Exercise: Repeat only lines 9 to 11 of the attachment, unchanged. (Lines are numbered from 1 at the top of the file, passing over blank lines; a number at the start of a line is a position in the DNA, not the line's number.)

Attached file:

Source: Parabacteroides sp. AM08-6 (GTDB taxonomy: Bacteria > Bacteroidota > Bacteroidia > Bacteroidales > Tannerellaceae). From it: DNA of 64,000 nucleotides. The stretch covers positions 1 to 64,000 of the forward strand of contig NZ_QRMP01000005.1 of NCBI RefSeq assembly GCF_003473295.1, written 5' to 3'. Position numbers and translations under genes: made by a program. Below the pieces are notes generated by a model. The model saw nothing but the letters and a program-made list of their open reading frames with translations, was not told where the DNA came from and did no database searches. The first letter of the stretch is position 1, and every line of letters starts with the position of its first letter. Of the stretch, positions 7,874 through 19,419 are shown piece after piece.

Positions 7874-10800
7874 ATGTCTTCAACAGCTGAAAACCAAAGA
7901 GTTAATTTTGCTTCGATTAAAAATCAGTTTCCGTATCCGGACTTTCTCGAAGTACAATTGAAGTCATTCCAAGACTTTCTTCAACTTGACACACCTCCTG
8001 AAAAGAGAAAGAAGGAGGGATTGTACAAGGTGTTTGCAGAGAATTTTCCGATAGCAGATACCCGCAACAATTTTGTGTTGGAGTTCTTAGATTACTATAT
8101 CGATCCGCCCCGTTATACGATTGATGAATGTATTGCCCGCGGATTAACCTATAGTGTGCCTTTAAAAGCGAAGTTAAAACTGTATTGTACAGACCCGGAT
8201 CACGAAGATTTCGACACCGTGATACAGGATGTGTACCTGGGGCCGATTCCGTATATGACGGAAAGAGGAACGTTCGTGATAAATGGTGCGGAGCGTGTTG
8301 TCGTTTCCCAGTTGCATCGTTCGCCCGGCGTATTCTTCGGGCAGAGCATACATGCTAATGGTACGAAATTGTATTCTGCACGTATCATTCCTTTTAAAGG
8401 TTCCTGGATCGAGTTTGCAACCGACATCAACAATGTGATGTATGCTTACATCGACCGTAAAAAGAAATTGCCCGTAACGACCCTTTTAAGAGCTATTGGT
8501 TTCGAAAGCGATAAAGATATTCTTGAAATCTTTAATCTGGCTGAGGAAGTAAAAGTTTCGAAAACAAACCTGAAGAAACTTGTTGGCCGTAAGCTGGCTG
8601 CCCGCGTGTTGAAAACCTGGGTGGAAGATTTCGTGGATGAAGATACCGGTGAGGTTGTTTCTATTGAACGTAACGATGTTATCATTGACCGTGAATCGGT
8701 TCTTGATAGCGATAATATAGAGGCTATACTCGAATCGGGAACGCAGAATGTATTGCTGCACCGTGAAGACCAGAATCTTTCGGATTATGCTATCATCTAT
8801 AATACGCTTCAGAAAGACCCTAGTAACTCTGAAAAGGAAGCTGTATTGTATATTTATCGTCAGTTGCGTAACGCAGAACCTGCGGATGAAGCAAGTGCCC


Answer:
8401 TTCCTGGATCGAGTTTGCAACCGACATCAACAATGTGATGTATGCTTACATCGACCGTAAAAAGAAATTGCCCGTAACGACCCTTTTAAGAGCTATTGGT
8501 TTCGAAAGCGATAAAGATATTCTTGAAATCTTTAATCTGGCTGAGGAAGTAAAAGTTTCGAAAACAAACCTGAAGAAACTTGTTGGCCGTAAGCTGGCTG
8601 CCCGCGTGTTGAAAACCTGGGTGGAAGATTTCGTGGATGAAGATACCGGTGAGGTTGTTTCTATTGAACGTAACGATGTTATCATTGACCGTGAATCGGT